nationalists in other parts of the world. Keeley When hypotheses attributing cultural changes to major population movements were disallowed or ignored. causes and effects are so closely linked chronologically that we usually have great difficulty sorting one from the other. the colonization of Indo-European speakers from their central Eurasian homeland were certainly accompanied and. However. many archaeolo- gists have begun to consider the warfare that they document on frontiers. any warfare associated with such movements was similarly ignored (unless it arose from the expansion of European hegemony). the use of domesticated horses. note that genetic explanations do not figure in any of those proposed by archaeologists or historians. Our dismissal of genetic or “selection” arguments for warfare is based also on our personal research and the research of colleagues in our respective research foci—the American Southwest and prehistoric Europe. Anthony (2007) finds that the expansion and. moving frontiers of colonization or conquest. Kelly 2000)have changed the intellectual climate such that the violence of non-Western and prehistoric frontiers is now considered a legitimate subject of archaeological study (Golitko and Keeley 2007. The more biogenetic explanations of war emphasize the inferred genetic traits that promote human (especially male) aggressiveness and the evolutionary strate- gies that seem to impel male violence against competing males and capture/rape of fertile females. human nutritional deficiencies. H. Many of the chapters in this volume promote this interpretation and adduce data from modern industrial societies to support it. For ex- ample. and. and so on. the war chariot. relevant here. there is evidence that both the Late . increasing population density. Both myself (Keeley 1996)and LeBlanc (2003)have argued against such propositions based on our broad anthropological surveys of warfare worldwide and into the depths of the human past. It is common to find that periods of intensive warfare are also periods of political consolidation or dissolution. wheeled vehicles. one size does not fit all.28 L. aided by. a real prob- lem for archaeologists. Certainly. Arkush 2011). because of the statistical indeterminacy of our dates. at the moment. therefore. This interpretation is more popular among nonanthropologist social scientists who do not study directly the remarkable varieties of human behavior that have been displayed over the globe and over great reaches of time. This contemporaneity of plausible causes is the source of many scholarly disagreements and. The major problem with most historical and archaeological explanations of ma- jor events and processes is that many plausible “causes” seem to happen at the same time. Both the inexorable archaeological record and the revival of anthropological interest in warfare (Wiessner 1998. At the moment. By definition. the best we can do is to investigate all of these possibilities and to propose multivariate explanations using the variables that best fit particular instances. or the incredible plasticity of human behavior in the recent or distant human past. It seems that many of these “causes” are closely linked as parts of chains of efficient causes or even “feed- ing” one another as parts of feedback loops. In any case. yet even in modern human affairs. in most affected regions. Even many non-Western archaeologists outside the influence of the Western archaeological bias against prehistoric migrations. For my area of expertise. a cause should precede its effect. were inclined to see the present-day inhabitants of their countries as autochthonous. environ- mental change.

young women with girl and boy children. The basic question should be and is: what are the facts. or documented the same behaviors among many ot- her neighboring non-Yanomomo “tribal” groups in the Amazon and Orinoco Basins. Anthropologically. as noted above. The only reasonable conclusions about the traditional life of the Yanomamo are that they were a violent people. ignore them. Unless. only on occasion. either because they were killed along with everyone else or because they were left alive with all survivors (Keeley 1996). high propor- tions of human remains showing weapons traumas or “disrespectful” treatment of some (enemy?) dead.2 It seems that the capture of primarily young women of breeding age is only com- mon among societies organized as tribes or petty chiefdoms. in- cluding warfare. there have also been periods in our respective foci when such evidences of warfare were less common. LeBlanc and I both have noted. Considering ethnological and archaeological facts. of course. that in the archae- ological sequences of our respective regions. both anthropologists and laypeople (including a kidnapped Brazilian girl who lived with them for several years). unlike the less violent and rapacious. the capture of women. it is difficult to see how genetics could play a role. by and large. 1960s. such “genetically selective” propositions imply that the cap- ture of and impregnation of nubile women should be both the universal goal and the usual result of warfare. and great abundances of weapons yet no increases in hunt- ing. who have clearly described the common resort to violence and warfare by the Yanomomi and its effects. Bands tend to take no captives of any sex or age. States commonly have taken everyone captive because they could become slaves or tax payers. archaeologists. Golitko 2010). especial young women. there have been very bellicose periods with settlements fortified and/or moved to more defensible locations. Because the genetic “evolutionary” explanations of warfare are so contrary to archaeological data.2  War Before Civilization—15 Years On 29 Mesolithic hunter-gatherers and the invading farmers who replaced them in some areas were equally war torn (Keeley 1997. as far as we can know or reasonably infer them? Those are that the Yanomano frequently resorted to deadly violence. or. for example. I do not find compelling) rather than the facts he recorded regarding Yanamomo life and so- ciety in the 1950s. history and archaeology document many instances in which nubile women were not kidnapped. Instead. ethnology. . indeed emphasized. The critics have ignored or illogically (see below) dismissed many other observers. violent rapacious (males) were deleterious mutants whose genes were removed by selection before they could have many descendants or died before they reproduced. as did neighboring “tribal” groups. Yet. and 1970s. Chagnon’s critics seem to have been driven to the functional equivalent of idiocy by his sociobiological interpretations (which. Golitko and Keeley 2007. We both argue that for situations in which the more bellicose were the ancestors or descendants of much more peaceful people. whatever the role of human genetics in inducing some individuals (in any social group of 2  Any anthropologist interested in warfare and violence is questioned about Chagnon’s description of the Yanamomo/i. is a common but not universal feature of warfare among the non-state societies known to ethnography and has been documented among several prehistoric people (Keeley 1996). These critics have also resorted almost entirely to a logically and scientifically invalid form of argument—ad hominem—against not just Chagnon but any other ethnographers whose observations parallel his. Indeed. often kidnapped young women (Early and Peters 1990) and used nondeadly forms of physical violence (chest-pounding and club fights) as their principal method to prevent wars. However.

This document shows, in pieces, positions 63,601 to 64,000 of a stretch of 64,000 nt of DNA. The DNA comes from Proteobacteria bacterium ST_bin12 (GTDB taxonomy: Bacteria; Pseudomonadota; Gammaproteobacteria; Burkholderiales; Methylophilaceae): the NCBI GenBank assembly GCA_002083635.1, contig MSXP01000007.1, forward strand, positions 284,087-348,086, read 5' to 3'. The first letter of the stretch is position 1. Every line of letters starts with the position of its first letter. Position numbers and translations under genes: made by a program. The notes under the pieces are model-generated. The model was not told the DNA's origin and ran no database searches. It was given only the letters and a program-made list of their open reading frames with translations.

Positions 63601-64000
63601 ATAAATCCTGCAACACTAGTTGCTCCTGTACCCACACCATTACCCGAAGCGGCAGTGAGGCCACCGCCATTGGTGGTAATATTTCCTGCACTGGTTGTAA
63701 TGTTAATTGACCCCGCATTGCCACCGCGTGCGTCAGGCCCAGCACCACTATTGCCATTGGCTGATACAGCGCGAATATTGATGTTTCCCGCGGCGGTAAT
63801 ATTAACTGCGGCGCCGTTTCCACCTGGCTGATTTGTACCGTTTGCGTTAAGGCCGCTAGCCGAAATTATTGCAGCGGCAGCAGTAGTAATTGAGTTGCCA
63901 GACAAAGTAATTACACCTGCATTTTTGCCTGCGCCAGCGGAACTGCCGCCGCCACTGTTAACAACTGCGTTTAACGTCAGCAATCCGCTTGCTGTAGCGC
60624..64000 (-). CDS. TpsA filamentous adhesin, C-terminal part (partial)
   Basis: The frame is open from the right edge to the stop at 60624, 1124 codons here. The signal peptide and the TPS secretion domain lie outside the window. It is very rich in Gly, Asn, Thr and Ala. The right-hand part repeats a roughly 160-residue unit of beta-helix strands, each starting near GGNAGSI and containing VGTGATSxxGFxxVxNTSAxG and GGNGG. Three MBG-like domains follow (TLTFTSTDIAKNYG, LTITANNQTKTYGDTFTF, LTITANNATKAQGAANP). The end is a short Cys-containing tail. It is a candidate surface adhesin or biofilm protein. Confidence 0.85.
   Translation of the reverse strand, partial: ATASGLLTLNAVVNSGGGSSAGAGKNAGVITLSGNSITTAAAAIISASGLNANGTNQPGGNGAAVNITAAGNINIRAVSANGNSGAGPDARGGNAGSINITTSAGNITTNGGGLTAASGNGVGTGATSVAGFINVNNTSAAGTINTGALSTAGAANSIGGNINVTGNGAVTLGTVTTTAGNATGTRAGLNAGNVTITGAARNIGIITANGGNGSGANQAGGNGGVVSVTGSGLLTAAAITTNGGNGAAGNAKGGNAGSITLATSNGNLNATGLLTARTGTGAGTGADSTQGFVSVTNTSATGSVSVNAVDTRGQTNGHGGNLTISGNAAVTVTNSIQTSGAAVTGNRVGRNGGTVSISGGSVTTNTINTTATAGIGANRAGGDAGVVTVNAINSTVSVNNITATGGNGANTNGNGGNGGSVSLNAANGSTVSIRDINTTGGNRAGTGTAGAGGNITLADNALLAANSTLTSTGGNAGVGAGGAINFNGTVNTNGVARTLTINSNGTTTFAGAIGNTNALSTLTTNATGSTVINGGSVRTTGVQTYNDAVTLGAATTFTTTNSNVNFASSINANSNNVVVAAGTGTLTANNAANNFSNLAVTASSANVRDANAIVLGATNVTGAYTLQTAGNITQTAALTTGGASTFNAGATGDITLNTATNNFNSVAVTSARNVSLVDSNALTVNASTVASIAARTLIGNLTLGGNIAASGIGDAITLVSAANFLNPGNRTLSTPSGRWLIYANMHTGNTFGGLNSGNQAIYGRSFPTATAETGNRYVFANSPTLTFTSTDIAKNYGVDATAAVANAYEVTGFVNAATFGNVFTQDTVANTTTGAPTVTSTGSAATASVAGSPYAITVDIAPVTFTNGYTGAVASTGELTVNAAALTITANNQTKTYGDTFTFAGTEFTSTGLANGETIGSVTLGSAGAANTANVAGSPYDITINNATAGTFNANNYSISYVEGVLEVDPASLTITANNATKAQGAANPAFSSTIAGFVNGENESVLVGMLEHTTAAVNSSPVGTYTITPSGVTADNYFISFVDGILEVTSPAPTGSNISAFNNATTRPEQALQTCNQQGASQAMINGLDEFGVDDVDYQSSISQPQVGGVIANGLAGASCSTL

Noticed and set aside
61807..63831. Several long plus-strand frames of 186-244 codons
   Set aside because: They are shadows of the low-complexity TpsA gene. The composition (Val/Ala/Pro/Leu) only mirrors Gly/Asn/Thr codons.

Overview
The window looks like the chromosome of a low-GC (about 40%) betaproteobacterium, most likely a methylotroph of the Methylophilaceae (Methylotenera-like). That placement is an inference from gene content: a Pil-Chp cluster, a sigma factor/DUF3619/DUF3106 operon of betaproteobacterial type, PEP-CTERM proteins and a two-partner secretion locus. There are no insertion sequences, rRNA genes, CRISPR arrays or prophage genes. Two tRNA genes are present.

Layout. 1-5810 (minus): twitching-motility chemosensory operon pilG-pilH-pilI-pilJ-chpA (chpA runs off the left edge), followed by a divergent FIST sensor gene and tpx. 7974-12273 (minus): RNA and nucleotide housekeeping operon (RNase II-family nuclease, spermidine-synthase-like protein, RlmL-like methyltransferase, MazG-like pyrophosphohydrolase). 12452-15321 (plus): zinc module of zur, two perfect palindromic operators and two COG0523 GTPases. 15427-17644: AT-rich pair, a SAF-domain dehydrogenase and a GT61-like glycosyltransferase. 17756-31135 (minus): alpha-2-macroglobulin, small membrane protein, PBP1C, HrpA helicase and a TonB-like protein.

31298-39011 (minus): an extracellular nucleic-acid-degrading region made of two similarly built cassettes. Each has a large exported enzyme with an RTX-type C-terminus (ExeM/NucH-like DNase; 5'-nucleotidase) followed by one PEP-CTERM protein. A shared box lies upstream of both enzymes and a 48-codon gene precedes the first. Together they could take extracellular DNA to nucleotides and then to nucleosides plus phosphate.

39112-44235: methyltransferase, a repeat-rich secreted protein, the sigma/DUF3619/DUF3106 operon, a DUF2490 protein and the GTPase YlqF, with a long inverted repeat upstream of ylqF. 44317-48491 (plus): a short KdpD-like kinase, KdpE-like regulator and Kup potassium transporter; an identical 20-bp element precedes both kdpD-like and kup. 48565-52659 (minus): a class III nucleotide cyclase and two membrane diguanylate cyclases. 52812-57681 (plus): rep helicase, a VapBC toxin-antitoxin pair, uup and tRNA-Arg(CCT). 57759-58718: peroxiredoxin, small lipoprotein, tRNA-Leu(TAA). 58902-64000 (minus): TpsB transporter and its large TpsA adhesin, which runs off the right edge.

as far as I know. they will try to inflict injury for injury. Therefore. the Natufian and Pre-Pottery Neolithic A of the Levantine Near East. death for death. and Guillane. this major change in archaeological attention has entailed an increased proportion of the ever-pitiful research monies given to archaeologists and publications in our major journals and books. including rape [both in the modern legal sense and the an- cient meaning “theft of women” (e. Keeley 1996). peace is more desirable to everyone everywhere than violence or war. academically attractive question of cause. ethnohistorical.e.. and. therefore. genetic selection for warfare and rape is a poor explanation for the actual occurrences of the collective violence of war. Whether warfare is seen as a cause or an effect of certain features of and changes in the archaeological. and the early Jomon of Japan. However. Milner. Furthermore. should not there be some human genetic-based preference for courage in the face of all adversities and for maintaining peace? Conclusions In the past 20 years. Goring-Morris 2009. If archaeologists recently have shown limited interest in peace. the three best-known examples are the Middle Woodland (Hopewell-Adena) of the eastern Midwest. Keeley whatever size) to violence and rape. While we vehemently dis- agree about the causes of war and when it began. There would be no war if humans were cowards. One area that is still neglected by archaeologists (but not by Ot- terbein (2004) or Kelly (2000). They would be afraid to resort to violence because it might be returned and if at- tacked would run or acquiesce. they have at least now recognized that prehistoric war is not an oxymoron. Vencl. Habu 2004). humans refuse to “go gently into that good night”—they fight back. It seems that among the humans known to anthropology. there has been a resurgence of archaeological interest in prehis- toric and ancient warfare.” This change was the result of a number of archaeologists working in Europe and the New World who were confronted by the warfare obvious in archaeological records in their areas of research. all of those “pioneers” mentioned above agree that ancient and prehistoric warfare did exist and that it is a topic that we can and should investigate. among others). although both are socio-cultural anthropologists) are the rare periods of relative peace—meaning periods during which evidences of both war and homicide were rare. are gratified by the attention given this subject by a new generation of scholars. horror for horror—in short. H. it is back “in play. that prehistoric and ethnohistoric warfare did occur and needs attention (i.g. One feature that makes war so terrible is not the human vice of violent aggression but the human virtue of courage.30 L. in both their aggression and their resistance to it. or ancient historical record. LeBlanc. . Cahen. They then all argued in the most widely read and stringently refereed publication venues. citing unequivocal evidence and using clear logic. Archaeologically. Keeley. “Rape of the Sabine Women”. Instead. Haas. intensify and literally double the awfulness of war.. Of course. but there are others less well known (Milner 1999. much of the subsequent work has focused on the contentious and difficult but.